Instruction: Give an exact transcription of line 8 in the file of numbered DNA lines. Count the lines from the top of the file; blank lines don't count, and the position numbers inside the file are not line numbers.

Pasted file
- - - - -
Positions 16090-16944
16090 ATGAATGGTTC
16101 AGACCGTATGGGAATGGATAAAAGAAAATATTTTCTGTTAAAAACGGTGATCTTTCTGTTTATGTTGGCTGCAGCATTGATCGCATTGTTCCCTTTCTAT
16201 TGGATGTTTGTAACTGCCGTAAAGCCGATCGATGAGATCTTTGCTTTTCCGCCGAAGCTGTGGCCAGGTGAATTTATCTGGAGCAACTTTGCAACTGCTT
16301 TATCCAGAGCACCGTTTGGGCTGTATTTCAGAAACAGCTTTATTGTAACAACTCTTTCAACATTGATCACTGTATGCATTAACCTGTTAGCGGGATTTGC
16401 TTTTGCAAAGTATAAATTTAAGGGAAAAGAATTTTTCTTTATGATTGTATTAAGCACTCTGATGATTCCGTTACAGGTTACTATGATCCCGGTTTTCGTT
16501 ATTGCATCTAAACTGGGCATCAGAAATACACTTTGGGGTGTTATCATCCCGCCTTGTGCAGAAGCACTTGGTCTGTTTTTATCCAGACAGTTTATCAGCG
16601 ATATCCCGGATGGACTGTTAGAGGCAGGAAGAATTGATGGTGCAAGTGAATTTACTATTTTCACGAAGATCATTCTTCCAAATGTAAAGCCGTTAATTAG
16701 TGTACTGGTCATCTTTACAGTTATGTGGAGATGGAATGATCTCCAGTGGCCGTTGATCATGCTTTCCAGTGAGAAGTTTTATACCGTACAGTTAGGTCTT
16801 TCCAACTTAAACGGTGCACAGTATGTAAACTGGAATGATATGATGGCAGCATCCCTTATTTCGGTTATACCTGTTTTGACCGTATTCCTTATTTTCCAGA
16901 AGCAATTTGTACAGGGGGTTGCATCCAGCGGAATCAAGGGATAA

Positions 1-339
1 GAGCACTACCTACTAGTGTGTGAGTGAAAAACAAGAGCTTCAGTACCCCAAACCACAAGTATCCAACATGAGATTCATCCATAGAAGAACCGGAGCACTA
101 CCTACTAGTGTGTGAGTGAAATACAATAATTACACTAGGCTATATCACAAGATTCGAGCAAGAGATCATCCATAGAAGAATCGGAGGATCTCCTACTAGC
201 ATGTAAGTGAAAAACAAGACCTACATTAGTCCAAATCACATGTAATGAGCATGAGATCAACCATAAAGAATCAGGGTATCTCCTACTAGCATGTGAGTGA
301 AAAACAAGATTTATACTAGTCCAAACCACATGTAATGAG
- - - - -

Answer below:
16601 ATATCCCGGATGGACTGTTAGAGGCAGGAAGAATTGATGGTGCAAGTGAATTTACTATTTTCACGAAGATCATTCTTCCAAATGTAAAGCCGTTAATTAG